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Winds punch out rain

The Baltimore Sun

A storm that stirred up tornadoes in Texas and flooded parts of West Virginia dumped almost 3 inches of rain on Maryland, knocking out power to about 6,000 residents yesterday.

More electric lines could topple in the Chesapeake region today as the nor'easter drives powerful winds toward New York, where airlines are canceling flights.

"The wind will be the main feature of the storm, with speeds up to 50 miles per hour," said Richard Hitchens, a meteorologist with the National Weather Service. "With the ground wet, you could see more trees coming down, and that means power outages."

In Baltimore yesterday, rainwater flooded one of the lanes of Fleet Street, near President Street, forcing traffic near Harbor East to swerve. And in Hampden, the Meadow Mill Athletic Club closed its doors as a swollen Jones Falls threatened to flood the sports facility's parking lot.

"I thought it wasn't a big deal, until I saw that stream," said club employee Taylor Leaf, gesturing toward the muddy torrent beside the parking lot. "And then I was like, whoa, pretty crazy. I guess I got the day off."

On the Eastern Shore, rain pummeled the rural peninsula for hours, soaking already wet fields and causing minor flooding by afternoon from Crisfield in Somerset County north to Cecil County.

But emergency management officials were less than awed by yesterday's storm, even in Ocean City, which sits about 10 feet above sea level. Emergency dispatchers there reported no problems, even in traditionally flood-prone areas in the resort town. Talbot County emergency workers received only a handful of calls for minor street flooding.

"I'm not sure how much [rain] we've gotten today, but it's been significant," said John W. Swaine Jr. of Royal Oak, who has been a certified weather observer for the National Weather Service for almost 60 years. "It's too much for our farmers, that's for sure. It'll take a long while for their fields to dry out."

About 6,000 people lost power yesterday across the state, including the Baltimore area - not a high number compared with past rainstorms, said Robert Gould, spokesman for Constellation Energy. Most had their electricity back on within hours.

"For weather, it wasn't terribly heavy. It was very manageable," said Gould. "We expected it to be a little worse ... but we still have some strong winds coming."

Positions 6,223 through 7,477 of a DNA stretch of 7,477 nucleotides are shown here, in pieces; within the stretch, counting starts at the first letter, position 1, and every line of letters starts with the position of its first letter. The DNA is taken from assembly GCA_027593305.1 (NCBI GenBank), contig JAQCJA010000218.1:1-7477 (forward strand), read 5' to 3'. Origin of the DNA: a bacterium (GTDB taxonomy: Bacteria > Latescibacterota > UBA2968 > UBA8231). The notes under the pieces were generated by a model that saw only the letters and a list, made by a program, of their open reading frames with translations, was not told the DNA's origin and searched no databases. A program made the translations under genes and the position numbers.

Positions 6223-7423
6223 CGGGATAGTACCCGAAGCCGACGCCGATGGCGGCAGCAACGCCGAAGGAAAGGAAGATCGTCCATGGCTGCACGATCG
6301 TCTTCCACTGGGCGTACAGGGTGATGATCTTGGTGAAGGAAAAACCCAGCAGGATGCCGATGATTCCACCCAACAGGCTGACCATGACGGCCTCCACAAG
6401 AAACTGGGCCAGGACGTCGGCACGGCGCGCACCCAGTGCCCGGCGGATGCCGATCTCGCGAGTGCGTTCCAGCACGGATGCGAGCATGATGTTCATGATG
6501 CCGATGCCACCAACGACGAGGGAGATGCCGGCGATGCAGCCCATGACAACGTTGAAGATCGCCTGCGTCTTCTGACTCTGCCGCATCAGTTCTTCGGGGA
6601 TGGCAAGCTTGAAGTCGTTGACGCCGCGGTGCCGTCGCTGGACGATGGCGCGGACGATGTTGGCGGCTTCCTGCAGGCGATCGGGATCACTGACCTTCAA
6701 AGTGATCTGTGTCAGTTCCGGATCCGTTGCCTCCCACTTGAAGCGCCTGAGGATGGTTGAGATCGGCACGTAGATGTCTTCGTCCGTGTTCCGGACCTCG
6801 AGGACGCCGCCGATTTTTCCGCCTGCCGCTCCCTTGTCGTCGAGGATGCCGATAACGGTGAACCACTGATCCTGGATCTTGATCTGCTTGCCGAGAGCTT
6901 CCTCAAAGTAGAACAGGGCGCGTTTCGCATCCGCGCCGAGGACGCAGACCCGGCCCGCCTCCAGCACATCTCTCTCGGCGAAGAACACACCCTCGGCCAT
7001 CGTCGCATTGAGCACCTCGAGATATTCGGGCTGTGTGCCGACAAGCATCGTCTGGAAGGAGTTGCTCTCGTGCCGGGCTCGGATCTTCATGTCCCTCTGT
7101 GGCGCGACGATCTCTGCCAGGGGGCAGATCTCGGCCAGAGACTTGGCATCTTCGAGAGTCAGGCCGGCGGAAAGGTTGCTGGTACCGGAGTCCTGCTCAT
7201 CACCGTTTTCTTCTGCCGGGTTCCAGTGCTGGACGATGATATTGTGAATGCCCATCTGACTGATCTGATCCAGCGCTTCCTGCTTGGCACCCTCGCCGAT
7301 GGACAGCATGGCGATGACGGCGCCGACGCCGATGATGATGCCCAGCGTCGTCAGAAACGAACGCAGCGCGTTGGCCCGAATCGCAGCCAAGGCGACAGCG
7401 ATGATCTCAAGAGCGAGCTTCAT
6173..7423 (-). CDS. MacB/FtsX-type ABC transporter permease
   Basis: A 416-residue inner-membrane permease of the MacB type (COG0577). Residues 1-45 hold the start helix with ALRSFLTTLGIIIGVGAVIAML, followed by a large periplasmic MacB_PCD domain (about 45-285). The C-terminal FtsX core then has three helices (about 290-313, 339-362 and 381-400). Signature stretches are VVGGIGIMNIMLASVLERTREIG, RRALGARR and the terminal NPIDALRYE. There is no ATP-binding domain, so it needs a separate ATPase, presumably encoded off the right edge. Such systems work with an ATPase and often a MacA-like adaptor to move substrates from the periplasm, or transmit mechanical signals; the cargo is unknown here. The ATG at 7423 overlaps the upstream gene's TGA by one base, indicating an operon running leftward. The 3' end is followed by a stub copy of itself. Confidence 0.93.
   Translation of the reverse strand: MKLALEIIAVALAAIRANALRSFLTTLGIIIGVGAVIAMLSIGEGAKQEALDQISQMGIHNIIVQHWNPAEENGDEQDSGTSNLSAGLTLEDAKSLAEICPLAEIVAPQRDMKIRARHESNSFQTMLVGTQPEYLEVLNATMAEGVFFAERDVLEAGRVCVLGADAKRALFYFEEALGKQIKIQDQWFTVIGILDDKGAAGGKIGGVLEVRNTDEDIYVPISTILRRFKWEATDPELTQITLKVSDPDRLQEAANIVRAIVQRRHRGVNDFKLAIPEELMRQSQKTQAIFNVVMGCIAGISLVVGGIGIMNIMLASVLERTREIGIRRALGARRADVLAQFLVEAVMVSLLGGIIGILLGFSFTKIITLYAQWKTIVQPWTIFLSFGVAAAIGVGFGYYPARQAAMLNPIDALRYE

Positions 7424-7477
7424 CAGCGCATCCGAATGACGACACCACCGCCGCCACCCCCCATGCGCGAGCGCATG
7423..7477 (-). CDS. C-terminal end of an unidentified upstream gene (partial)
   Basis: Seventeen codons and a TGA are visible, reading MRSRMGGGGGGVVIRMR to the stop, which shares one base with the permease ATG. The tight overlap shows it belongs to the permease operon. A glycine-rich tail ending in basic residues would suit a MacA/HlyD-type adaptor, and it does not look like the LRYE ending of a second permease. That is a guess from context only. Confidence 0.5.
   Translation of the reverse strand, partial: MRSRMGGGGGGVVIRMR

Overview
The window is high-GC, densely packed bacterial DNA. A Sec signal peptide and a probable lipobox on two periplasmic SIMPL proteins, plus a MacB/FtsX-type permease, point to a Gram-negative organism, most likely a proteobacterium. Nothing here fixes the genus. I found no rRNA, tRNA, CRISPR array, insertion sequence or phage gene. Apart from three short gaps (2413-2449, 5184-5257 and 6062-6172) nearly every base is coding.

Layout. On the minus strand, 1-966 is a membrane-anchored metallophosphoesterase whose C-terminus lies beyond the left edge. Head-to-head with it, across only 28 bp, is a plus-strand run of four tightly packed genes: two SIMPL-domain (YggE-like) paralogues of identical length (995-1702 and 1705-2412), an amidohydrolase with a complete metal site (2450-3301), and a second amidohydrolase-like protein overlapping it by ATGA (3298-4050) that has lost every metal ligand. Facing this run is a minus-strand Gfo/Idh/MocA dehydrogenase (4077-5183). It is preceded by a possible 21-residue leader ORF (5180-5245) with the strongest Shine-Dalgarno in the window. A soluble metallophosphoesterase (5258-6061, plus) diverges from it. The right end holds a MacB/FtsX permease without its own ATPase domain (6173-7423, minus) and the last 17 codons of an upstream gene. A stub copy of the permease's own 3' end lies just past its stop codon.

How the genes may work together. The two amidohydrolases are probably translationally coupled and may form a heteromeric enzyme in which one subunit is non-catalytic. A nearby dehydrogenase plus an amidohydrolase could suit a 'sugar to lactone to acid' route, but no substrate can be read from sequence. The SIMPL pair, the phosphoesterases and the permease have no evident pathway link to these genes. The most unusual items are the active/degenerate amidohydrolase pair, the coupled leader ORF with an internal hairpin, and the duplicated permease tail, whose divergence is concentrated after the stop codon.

Jim Decarufel, a meteorologist at the National Weather Service, said he expects more rain today, as well as strong winds and temperatures in the 50s. "If anyone is carrying around an umbrella, they'll lose it," he said. The rain is expected to end tomorrow, with breezy conditions and highs in the mid-50s. Gradual warming is expected during the week ahead and clear skies are expected.

Airlines had canceled more than 400 flights at New York's three major airports as of yesterday evening as the rising winds and rain threatened to deliver some of the worst shore flooding in 14 years. Violent thunderstorms and tornadoes caused five deaths in Texas and Kansas, most due to traffic accidents on slippery roads.

In West Virginia, emergency personnel rescued nearly two dozen people from flooded homes and cars in Logan and Boone counties yesterday. Two people were unaccounted for.

"This thing came down at 2 or 3 in the morning, when people were sleeping in their beds," said Logan Fire Chief Scott Beckett. "They just didn't know what was happening."

In South Carolina, one person was killed as dozens of mobile homes were destroyed or damaged by strong winds.

The storm also rained out yesterday's Baltimore Orioles baseball game against the Kansas City Royals at Camden Yards.

Annapolis city workers prepared for flooding by piling up sand bags along City Dock. Trees fell in Charles County, where there was a lightning strike, but nobody was hurt, according to the Maryland Emergency Management Agency.

"No damage or injuries and no serious flooding anywhere in the state, said Katie Leahan, spokeswoman for the Maryland Emergency Management Agency.

The Associated Press contributed to this article.

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